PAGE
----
Once you import your pictures, you can go to the Develop module and explore your presets and browse your edit history.

On the right side of your Develop module you have all of your image editing tools, cropping, resizing, healing… etc. The other modules have purposes but they’re less significant, the map module puts your images in a Map, the Book module puts them in a book, the Print module, well does just that, and the Web modules puts them in a web gallery.

The options available directly in the modules and the dockers and panels are quite simplistic in comparison to the ones in the menu bar or those that can be accessed by right clicking on specific panels. This keeps the software compressed and less intimidating. Lightroom, with its interface, does more hand holding as it guides you through the process of editing your photos.

Tools and workflow

Now that we know how the software presents itself, let’s explore the tools they give and how they are operated. 

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Starting off with GIMP, when you import your images you have plenty of tools and options to work with. You have your usual, but valuable, selection tools in all shapes and types. You have your painting and drawing bushes, healing and cloning tools, smudging, blurring, sharpening, dodging and burning and so many more.

You also have a variety of tools for all of your transformation purposes such as rotating and cropping and even wrapping and 3D transforming. And of course, we can’t forget color tools, you have your levels and curves, your color balance as well as saturation and exposure.

GIMP also possesses many filters, such as the blur and distort ones, there are easily hundreds upon hundreds of these filters that we can not possibly talk all about in this video.

With all of these tools GIMP provides you with the ability to remove backgrounds, skin retouching, or fix a red eye or remove eye bags and even put on makeup on your subject. Your limit is the sky. And the ways you can apply this to your drawing are endless. Especially with the many many filters available, it’s all about you and your creativity and skill. 

Now let’s move on to Lightroom, with Lightroom as you import your image from the library, you can also add other images and organize them in that module according to your needs. As you move from module to module the panels or dockers will change according to what you need.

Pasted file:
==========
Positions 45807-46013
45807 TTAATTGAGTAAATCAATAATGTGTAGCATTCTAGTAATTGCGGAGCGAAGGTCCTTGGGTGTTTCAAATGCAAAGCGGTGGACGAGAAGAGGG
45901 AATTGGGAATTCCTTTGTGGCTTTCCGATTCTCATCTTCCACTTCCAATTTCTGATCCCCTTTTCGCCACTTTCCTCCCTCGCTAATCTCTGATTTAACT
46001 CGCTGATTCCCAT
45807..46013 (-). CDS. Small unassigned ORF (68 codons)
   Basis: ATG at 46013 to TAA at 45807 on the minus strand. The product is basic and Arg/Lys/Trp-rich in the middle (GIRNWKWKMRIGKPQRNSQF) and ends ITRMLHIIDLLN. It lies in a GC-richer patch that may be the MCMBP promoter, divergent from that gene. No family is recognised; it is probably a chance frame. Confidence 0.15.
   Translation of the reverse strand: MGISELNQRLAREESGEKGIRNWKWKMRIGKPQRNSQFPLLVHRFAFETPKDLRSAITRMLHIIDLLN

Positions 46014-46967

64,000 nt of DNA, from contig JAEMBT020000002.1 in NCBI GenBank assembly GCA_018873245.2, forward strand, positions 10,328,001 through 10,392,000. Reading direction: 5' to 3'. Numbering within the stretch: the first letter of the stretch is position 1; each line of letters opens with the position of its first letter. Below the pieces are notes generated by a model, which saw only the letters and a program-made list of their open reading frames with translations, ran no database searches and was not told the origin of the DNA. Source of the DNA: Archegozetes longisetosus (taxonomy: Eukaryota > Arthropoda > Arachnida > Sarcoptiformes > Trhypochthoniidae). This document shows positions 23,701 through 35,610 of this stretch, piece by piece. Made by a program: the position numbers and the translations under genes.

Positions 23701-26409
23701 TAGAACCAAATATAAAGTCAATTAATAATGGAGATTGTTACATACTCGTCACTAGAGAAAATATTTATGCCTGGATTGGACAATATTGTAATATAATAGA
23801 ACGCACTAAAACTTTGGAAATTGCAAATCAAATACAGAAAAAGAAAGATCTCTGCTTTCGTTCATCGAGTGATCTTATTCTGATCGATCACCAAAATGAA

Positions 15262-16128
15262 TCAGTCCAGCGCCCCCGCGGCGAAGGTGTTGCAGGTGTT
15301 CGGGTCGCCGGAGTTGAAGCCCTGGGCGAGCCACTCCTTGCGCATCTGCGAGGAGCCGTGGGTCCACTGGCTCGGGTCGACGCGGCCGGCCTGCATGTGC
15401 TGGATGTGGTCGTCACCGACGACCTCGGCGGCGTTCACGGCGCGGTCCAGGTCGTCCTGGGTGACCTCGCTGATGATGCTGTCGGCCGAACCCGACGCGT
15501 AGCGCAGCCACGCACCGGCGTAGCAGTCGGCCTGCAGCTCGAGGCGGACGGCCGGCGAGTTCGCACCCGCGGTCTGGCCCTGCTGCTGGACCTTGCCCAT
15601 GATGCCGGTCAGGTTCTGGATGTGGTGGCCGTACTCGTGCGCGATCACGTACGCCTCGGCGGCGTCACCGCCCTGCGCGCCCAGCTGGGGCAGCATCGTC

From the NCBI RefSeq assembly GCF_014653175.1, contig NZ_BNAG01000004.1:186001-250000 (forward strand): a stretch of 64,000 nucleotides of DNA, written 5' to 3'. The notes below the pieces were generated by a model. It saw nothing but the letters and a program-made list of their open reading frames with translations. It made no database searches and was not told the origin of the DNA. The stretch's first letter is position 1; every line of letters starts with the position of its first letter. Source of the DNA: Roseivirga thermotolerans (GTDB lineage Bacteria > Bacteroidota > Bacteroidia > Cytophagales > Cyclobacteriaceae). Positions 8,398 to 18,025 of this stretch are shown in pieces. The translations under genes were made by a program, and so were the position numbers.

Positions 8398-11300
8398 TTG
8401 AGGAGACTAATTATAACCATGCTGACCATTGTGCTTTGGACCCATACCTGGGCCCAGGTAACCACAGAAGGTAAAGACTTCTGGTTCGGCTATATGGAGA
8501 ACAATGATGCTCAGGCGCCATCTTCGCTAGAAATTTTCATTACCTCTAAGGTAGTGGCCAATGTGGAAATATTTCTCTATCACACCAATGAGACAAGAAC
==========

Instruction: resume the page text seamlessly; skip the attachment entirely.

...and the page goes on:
Just like GIMP, with Lightroom you can remove shadows, or red eyes and all those classic image manipulation operations. The tools Lightroom has are countless, you have your clarity tool, your sharpness tool for when you feel like your picture is way too blurry. The vignette tool can add dark corners to your artwork and make it a lot more dramatic. The Tint, Hue, Saturation and and Luminance sliders can take your art to the next level.

You can also create presets, meaning filters, or import them. And with the countless tutorials on YouTube you can make your image look like it’s from a 90’s movie or have it look photographed and developed using blurry film. You can make things glow or look somber.

One great thing about Lightroom is that it applies non-linear, or non destructive editing, meaning that it won’t ruin your image forever and you can actually go back and forth in your editing history, this way you can go crazy and completely experimental on your photos and not fear losing the original image. Unfortunately this option isn’t available in GIMP so be careful.  

Learning curve

For every software ever there is a learning curve for sure, but Lightroom is definitely built with Photographers in mind. It has a much more streamlined workflow and much better designed user interface and user experience.

GIMP on the other hand, while familiar in its interface and tools as it resembles many software such as Krita and Photoshop, still has you looking and digging into it to find the tools you need.

With that said there are many tutorials and blog posts about both software that you‘ll soon find yourself accustomed to the two software quickly, provided that you put in the time and effort. 


Let’s put this simply:

You’re a well established photographer and want something that can not only help you edit your pictures easily but also organize them for you and provides you with RAW image processing as well as non-destructive editing, Lightroom is your best bud.

But if you happen to be a beginner or a hobbyist and you can not afford to be paying a subscription, but still want a software that can help you edit your images, maybe add a pixel or blur effect here and there, you have GIMP by your side for that.